Long the whipping boy of American politicians, socialism is a word they only use in the negative mode.
Universal health care is referred to as "socialized medicine" and Social Security is said to be incomplete unless certain aspects of it are "privatized."
Socialism in America is represented by two historic icons, Eugene Debs and Norman Thomas. Eugene and Norman might be smiling these days if they were still on the scene, as once again an American crisis is being solved by socialism, although no one in the political establishment will admit it.
Actually, we spend our lives amid socialistic institutions - in other words, entities of our government that perform many useful services. Examples range from the U.S. Postal Service to the Food and Drug Administration.
Even our public schools are a form of socialism since they must accept and educate every youngster who shows up at their door, in contrast to private schools that can pick and choose.
Everything from weights and measures to the quality of food crops is governed by an appropriate government agency. Yes, they make mistakes, but not because they are trying to increase their bottom line.
Most experts agree that the current financial crisis has resulted from too loose a grip on the reins by the various federal entities controlling the stock markets, investment and commercial banks and those financial behemoths known as hedge funds. We once had a firm grip on most of them, but it was loosened over the years in the name of free enterprise. Trouble was, it got a little too free and took financial freedom away from many of our fellow citizens.
Now that we have created a thousand-pound monster that will not only not go away but has the potential to darken the future of everyone's grandkids, we have decided to pull the reins tighter. Some will surely refer to it as leaving the barn door open too long.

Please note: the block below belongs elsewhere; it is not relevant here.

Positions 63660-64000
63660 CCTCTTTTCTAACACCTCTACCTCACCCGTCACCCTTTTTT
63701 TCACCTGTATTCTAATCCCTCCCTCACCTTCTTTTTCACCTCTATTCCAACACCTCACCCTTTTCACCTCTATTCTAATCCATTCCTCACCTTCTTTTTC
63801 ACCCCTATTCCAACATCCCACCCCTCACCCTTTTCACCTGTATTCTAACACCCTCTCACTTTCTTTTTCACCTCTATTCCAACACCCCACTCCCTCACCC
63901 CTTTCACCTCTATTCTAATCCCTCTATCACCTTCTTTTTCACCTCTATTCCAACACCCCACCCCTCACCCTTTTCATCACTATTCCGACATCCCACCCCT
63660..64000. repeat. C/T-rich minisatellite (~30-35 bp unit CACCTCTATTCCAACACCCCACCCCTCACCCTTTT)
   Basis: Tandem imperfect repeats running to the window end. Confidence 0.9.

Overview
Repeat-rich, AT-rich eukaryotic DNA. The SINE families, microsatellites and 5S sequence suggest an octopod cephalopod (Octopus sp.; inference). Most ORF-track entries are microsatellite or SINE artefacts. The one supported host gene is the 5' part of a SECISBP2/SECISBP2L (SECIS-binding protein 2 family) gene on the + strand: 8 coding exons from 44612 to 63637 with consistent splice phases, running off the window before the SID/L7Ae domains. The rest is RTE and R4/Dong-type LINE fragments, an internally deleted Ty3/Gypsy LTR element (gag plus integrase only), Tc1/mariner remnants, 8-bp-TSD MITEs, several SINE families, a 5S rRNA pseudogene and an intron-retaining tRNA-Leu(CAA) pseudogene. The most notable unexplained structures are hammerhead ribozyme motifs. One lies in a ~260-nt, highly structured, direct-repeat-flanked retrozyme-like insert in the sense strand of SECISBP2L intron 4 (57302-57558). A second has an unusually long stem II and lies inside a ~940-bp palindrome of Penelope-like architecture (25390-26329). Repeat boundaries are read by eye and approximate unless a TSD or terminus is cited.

We've even gone so far as to find our very own name for socialism: state capitalism. There, doesn't that sound much better?
Visiting the Scandinavian countries a few years back, I soon discovered that socialism seems to work pretty well over there and they even call it by its name. Many American politicos have attempted over the years to portray socialism as a form of communism, which is, of course, way out there in left field. For some candidates in the past, however, the tactic has worked.
It must be tough on the formerly "great minds" of the banking and financial world to have to be dug out of their financial quagmire by their old bugaboo, socialism. It's more than tough, however, on John Q. Public and Joe Six-Pack, who suffered and are suffering for the sins of our mighty magnates committed with abandon over recent years. Let's hope the trespasses of the moguls will end in some real penalties instead of golden parachutes.
Meanwhile, Eugene and Norman, take heart. Your ideas are still in play. Free enterprise can be great, but with proper controls in place, it can be even greater.
Retired journalist James Pettican lives in Palm Harbor.